Blog Article

What factors matter most to employees at work in 2022?

We studied the profiles of 1000 candidates on AngelList and compared their "Looking for" sections. Result: 4 factors that matter most for employees in 2022.

January 11, 2022
November 7, 2022

What factors matter most to employees at work in 2022?

Let's face it: The world of work has changed forever. The pandemic stretched leaders, transformed the office, and shifted priorities. Since April 2021 millions of employees have been quitting their jobs, reaching near-record levels of notices for 7 months in a row, officially turning last year into the "The Great Resignation". But with the economy recovering and business continuing to grow, the question remains: Why do people leave? And what matters to employees at work in 2022?

As we at Mentessa are currently busy hiring and see a large number of resumes, we decided that this is a great opportunity to study the trend firsthand. We used the automatic matching on AngelList Recruit to actively source candidates. It delivered about 1000 profiles of qualified professionals from all around the world per job description. Typically, those include a free text in the person's own words, under the label of "Looking for". We analyzed those inputs and found that the following four factors matter most to job seekers at the moment.

1. Team experience and belonging

"I want to be in a hardworking, creative, and fun team. I want to join you to run faster together!"

This shouldn't surprise anyone. "The social animal" in us needs other people in order to be happy and successful. We remember best and connect to stories about other humans. We yearn to be part of the group and dread being outsiders. We automatically adjust our behavior in order to fit, and seek acceptance even from people we don't like. In  Maslow's hierarchy of needs, social belonging comes right after finding food and shelter. In the remote workplace, it comes right after getting paid.

2. Flexibility and opportunity to learn and develop

"I am looking for an organization, where I will be getting enough independence to unlearn, learn and re-learn and execute those learnings in actions."

The "growth needs", such as cognitive challenge, self-actualization, status, or recognition, come right above the "deficiency needs" in Maslow's model. Logically, a lot of candidates claim to be looking for opportunities to learn and develop - both personally and professionally. More than ever before employees value individual support and options, such as mentoring, onboarding, buddy programs, or flexible career tracks, beyond the dichotomy of leadership and subject matter expertise.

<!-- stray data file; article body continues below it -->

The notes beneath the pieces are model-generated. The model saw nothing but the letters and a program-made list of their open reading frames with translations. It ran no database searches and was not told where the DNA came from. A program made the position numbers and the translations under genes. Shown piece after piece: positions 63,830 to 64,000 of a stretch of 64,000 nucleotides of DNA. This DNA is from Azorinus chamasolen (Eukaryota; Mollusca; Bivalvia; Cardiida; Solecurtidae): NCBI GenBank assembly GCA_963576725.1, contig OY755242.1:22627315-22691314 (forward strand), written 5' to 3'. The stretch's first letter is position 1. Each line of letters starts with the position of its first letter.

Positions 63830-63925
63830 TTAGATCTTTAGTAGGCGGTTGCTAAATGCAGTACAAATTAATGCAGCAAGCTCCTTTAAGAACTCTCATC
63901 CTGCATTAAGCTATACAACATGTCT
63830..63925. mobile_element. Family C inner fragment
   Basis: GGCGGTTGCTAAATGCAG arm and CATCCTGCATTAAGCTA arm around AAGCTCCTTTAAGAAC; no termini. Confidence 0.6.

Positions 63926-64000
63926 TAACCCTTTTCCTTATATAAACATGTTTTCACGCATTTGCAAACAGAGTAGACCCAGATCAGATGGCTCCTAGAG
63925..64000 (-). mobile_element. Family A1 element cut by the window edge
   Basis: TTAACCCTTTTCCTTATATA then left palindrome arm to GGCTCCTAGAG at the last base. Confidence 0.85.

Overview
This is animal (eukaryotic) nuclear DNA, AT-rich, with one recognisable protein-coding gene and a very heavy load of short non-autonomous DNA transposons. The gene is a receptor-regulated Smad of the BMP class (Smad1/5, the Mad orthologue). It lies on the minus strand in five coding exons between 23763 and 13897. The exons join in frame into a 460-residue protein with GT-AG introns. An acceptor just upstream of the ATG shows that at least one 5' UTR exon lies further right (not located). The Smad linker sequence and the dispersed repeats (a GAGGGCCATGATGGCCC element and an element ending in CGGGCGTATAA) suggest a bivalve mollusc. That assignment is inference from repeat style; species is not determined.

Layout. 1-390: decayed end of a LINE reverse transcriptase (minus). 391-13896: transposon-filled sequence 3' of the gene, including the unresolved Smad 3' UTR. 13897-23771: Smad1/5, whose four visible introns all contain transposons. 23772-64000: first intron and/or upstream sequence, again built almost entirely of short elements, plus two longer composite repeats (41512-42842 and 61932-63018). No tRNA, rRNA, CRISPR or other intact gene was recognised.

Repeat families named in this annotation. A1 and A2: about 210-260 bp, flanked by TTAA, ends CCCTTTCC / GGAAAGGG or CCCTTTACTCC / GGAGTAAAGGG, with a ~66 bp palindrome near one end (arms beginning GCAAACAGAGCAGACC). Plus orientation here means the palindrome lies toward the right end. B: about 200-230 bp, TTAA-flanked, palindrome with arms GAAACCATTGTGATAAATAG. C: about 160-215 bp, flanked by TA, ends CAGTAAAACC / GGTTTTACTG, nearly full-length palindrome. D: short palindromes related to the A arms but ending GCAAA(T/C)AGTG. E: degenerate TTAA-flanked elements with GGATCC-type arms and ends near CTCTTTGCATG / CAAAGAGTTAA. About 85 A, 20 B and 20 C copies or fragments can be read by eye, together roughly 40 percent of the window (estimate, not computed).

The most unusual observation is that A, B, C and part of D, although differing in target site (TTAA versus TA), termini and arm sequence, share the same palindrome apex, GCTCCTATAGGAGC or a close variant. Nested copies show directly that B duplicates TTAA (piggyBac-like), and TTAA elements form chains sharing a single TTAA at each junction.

3. Transparent and collaborative culture

"I am looking for a place where diverse voices are heard, and collaboration is ego-free."

When I joined IBM almost 10 years ago, we were already working remotely in a way. With a company so big it just so happened that I as a rookie was all alone in the Munich office, the rest spread across Germany. On my first day, one of my senior colleagues visited onsite. After the usual icebreaker, he said: "Feel free to reach out any time you need something."

I was fast to respond: "That would be often!" I guess I wanted to be polite, but also, I believe in exchange. My manager at the time did not like what I said. She said: "I thought we had hired a self-dependent person." This is nothing you would hear anywhere in the Big 5 today! If you try to play all on your own you will quickly sacrifice all of the above, as well as your team's trust. In a remote setting, this means proactive communication, clear goals, frequent off-sites, and a great deal of openness to hear and support others.

4. A higher, cool purpose

"Opportunity to help a company implement their vision to build something cool."

I picked the quote above to show that for some people "making the world a better place" means "building something cool". In a world full of options, talent has the choice. And they want to choose the full package. Purpose has not only become central to the organization, but also to one's job. People want to know what they are building, who are they building for, and how is it going to be useful.

In addition, having a social cause is a plus. Being constantly radiated with news about global challenges like climate change, inequality, and migration rates, most of us feel the need to contribute to their solution. Almost one-fourth of the candidates on AngelList, in one way or another, put an emphasis on purpose in their "Looking for" section.

This is what we found! Are you surprised or not at all? After all, those four criteria follow Maslow's hierarchy of needs by the book. I am happy to hear from you and hope you can use our findings in your hiring process or organizational transformation.

For the remote workplace, those will be the substitute for employees for actually going to work - your employee experience. The ones to decide how they will feel, what they'll do, and if they'll leave.

This article was originally published here.

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